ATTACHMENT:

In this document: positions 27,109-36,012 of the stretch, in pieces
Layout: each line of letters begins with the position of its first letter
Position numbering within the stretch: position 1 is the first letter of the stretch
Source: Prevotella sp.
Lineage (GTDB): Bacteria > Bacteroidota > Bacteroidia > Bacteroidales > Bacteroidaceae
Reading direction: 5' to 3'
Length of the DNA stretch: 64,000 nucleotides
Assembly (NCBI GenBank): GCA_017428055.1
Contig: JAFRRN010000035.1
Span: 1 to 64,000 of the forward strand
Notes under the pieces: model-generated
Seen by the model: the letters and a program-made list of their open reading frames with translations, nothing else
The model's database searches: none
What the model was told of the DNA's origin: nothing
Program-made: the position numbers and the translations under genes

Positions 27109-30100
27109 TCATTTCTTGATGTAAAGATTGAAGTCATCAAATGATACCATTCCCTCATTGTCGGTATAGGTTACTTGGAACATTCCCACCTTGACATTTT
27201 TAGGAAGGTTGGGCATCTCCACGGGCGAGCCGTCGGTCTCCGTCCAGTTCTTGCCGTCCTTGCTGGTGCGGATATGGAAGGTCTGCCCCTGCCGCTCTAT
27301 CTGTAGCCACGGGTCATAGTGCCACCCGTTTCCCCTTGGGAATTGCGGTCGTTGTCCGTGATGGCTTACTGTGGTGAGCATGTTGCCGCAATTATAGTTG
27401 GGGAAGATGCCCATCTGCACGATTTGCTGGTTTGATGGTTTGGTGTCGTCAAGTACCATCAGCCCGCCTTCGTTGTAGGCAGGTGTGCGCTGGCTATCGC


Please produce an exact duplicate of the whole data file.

In this document: positions 27,109-36,012 of the stretch, in pieces
Layout: each line of letters begins with the position of its first letter
Position numbering within the stretch: position 1 is the first letter of the stretch
Source: Prevotella sp.
Lineage (GTDB): Bacteria > Bacteroidota > Bacteroidia > Bacteroidales > Bacteroidaceae
Reading direction: 5' to 3'
Length of the DNA stretch: 64,000 nucleotides
Assembly (NCBI GenBank): GCA_017428055.1
Contig: JAFRRN010000035.1
Span: 1 to 64,000 of the forward strand
Notes under the pieces: model-generated
Seen by the model: the letters and a program-made list of their open reading frames with translations, nothing else
The model's database searches: none
What the model was told of the DNA's origin: nothing
Program-made: the position numbers and the translations under genes

Positions 27109-30100
27109 TCATTTCTTGATGTAAAGATTGAAGTCATCAAATGATACCATTCCCTCATTGTCGGTATAGGTTACTTGGAACATTCCCACCTTGACATTTT
27201 TAGGAAGGTTGGGCATCTCCACGGGCGAGCCGTCGGTCTCCGTCCAGTTCTTGCCGTCCTTGCTGGTGCGGATATGGAAGGTCTGCCCCTGCCGCTCTAT
27301 CTGTAGCCACGGGTCATAGTGCCACCCGTTTCCCCTTGGGAATTGCGGTCGTTGTCCGTGATGGCTTACTGTGGTGAGCATGTTGCCGCAATTATAGTTG
27401 GGGAAGATGCCCATCTGCACGATTTGCTGGTTTGATGGTTTGGTGTCGTCAAGTACCATCAGCCCGCCTTCGTTGTAGGCAGGTGTGCGCTGGCTATCGC